- Influential lobbying group American College of Physicians has asked CMS to extend its current waivers allowing reimbursement for telemedicine services at least until the end of 2021, or when a vaccine or effective treatment for COVID-19 has been developed. Currently, they are set to expire when the public health emergency passes.
- Premier, a major group purchasing organization for hospitals and other providers, went even further, asking that the federal EMTALA law be revised so that patients can be screened remotely before even showing up at a hospital emergency room.
- Specifically, ACP wants to remain in place pay parity and cost-sharing waivers for telehealth and audio-only telehealth services; geographical site restriction waivers; and the ability to practice across state lines, among other policies. Premier wants 24 rules in total loosened permanently, many focused on telehealth.
Many providers and patients have apparently not only grown comfortable with the hastily created exemptions for telehealth, but believe it's the best approach for delivering basic healthcare services until the coronavirus is completely tamed.
It may also be seen as the best chance to ensure those changes, which some telehealth proponents advocated for long before COVID-19 surfaced, become permanent.
Earlier this year, CMS took extraordinary steps to loosen the regulations around the use of telehealth services, saying it was the appropriate response to ensure that patients could still receive services when the nation was locked down to stem the spread of COVID-19.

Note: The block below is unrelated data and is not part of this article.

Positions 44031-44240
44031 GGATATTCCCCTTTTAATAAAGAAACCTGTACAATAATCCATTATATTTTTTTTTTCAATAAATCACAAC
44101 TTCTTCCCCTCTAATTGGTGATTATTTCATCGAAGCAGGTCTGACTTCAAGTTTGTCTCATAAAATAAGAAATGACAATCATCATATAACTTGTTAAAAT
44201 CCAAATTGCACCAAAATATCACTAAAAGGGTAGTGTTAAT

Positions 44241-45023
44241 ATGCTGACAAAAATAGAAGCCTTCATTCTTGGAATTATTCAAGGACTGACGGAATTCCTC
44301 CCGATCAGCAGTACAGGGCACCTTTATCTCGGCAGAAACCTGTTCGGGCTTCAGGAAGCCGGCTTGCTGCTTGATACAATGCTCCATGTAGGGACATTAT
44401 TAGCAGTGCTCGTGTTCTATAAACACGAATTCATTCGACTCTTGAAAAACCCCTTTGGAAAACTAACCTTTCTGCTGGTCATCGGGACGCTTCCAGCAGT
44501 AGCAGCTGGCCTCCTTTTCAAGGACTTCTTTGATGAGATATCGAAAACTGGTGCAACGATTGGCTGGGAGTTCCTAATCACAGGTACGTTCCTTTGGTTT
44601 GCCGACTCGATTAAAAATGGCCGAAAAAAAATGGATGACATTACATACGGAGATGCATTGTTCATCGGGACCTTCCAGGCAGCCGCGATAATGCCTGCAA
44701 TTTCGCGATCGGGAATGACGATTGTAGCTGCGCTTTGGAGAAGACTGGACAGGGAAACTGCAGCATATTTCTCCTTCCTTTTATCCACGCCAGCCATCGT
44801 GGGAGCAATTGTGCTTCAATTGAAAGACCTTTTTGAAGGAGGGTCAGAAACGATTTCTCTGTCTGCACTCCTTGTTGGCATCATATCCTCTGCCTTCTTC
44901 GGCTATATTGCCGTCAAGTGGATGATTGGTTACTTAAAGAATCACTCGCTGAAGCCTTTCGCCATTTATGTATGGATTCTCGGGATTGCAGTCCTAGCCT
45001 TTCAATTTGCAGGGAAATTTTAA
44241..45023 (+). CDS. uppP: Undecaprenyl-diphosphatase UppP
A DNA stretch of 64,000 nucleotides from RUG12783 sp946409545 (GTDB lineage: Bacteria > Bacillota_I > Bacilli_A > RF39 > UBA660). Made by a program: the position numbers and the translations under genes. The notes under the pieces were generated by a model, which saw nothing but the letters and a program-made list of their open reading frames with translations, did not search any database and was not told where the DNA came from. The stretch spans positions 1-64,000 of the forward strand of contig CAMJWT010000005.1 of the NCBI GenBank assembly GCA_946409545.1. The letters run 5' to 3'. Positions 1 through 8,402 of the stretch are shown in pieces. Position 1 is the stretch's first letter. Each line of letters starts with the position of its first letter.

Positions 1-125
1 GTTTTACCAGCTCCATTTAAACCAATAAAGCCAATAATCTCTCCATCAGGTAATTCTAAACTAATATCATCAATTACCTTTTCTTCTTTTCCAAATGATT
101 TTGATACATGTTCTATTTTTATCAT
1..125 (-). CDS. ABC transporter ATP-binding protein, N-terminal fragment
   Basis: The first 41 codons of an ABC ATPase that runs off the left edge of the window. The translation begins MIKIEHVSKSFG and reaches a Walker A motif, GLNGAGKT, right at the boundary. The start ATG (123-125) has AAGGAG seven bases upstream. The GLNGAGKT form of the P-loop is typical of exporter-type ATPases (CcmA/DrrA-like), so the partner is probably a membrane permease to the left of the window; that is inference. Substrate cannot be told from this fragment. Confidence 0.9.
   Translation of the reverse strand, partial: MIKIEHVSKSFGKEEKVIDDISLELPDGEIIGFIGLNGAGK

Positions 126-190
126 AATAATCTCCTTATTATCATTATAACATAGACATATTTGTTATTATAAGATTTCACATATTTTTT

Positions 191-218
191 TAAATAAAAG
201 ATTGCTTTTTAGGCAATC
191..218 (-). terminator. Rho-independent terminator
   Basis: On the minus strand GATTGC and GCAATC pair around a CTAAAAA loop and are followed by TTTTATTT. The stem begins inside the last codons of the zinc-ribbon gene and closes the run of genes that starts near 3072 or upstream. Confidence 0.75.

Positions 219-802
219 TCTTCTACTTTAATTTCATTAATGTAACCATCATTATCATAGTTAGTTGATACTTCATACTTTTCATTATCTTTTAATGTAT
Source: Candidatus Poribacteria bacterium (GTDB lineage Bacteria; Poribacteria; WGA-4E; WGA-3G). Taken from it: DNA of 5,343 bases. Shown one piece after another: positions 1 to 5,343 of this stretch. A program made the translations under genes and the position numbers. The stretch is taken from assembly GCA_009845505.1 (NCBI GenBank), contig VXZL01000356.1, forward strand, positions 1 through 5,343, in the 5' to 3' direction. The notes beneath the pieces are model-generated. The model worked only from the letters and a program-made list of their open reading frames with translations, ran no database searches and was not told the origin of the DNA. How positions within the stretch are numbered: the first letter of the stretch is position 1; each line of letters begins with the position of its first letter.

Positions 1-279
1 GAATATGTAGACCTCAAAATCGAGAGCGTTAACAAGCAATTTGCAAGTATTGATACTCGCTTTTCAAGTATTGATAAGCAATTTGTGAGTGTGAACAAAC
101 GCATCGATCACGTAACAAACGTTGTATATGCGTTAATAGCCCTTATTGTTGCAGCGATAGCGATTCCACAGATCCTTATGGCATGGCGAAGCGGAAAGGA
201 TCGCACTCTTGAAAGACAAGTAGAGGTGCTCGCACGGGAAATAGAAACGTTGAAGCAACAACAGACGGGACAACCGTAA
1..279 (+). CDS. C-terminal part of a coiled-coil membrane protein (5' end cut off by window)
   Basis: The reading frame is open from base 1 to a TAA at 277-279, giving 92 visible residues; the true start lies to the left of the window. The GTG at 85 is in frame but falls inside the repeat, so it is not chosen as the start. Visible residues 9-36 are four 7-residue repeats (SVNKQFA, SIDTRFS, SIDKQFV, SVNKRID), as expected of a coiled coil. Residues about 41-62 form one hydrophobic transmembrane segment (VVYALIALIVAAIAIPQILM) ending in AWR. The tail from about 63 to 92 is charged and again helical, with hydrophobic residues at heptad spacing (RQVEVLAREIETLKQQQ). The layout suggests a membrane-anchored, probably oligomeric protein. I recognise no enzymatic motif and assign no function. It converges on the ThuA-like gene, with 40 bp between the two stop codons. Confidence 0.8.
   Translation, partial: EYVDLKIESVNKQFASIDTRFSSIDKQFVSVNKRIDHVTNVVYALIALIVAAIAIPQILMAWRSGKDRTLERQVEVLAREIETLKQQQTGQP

Now, little more than two months later, the use of remote care services has exploded, and ACP and Premier want many of those changes kept in place for the long term.
ACP said it believes the "patient care and revenue opportunities afforded by telehealth functionality will continue to play a significant role within the U.S. healthcare system and care delivery models, even after the (public health emergency) is lifted," ACP President Jacqueline Fincher wrote in the letter to CMS Administrator Seema Verma.
Premier's leadership believes that the mettle of the relaxed regulations have been proven.
"In all practicality, these waivers were pressure tested during the pandemic, and proved to be effective at modernizing and improving healthcare delivery. Smart, effective ideas should be made permanent policy," said Blair Childs, Premier's senior vice president of public affairs.
In addition to relaxing rules and reimbursement for telehealth services, ACP also wants flexibility in the direct supervision of physicians working at teaching hospitals to remain in place, along with continued facility fee payments for hospital departments providing such services.
Data suggest that the adoption of telehealth services outside of Medicare and Medicaid has also been rapid among private insurers. A recently released survey by FAIR Health concluded that the number of telehealth-related claims submitted to private payers increased more than 4,300% nationwide in March compared to March 2019, while such claims in the Northeast rose by more than 15,500%.
ACP and Premier are not the only constituencies lobbying CMS to keep the changes in place beyond the immediate public health emergency. In a letter the U.S. Federal Trade Commission sent to CMS last week, it asked the agency to make some changes regarding the use of telehealth permanent.
"Telehealth can potentially increase the supply of accessible practitioners and thereby enhance price and non-price competition, reduce transportation expenditures, and improve access to and choice of quality care," FTC said.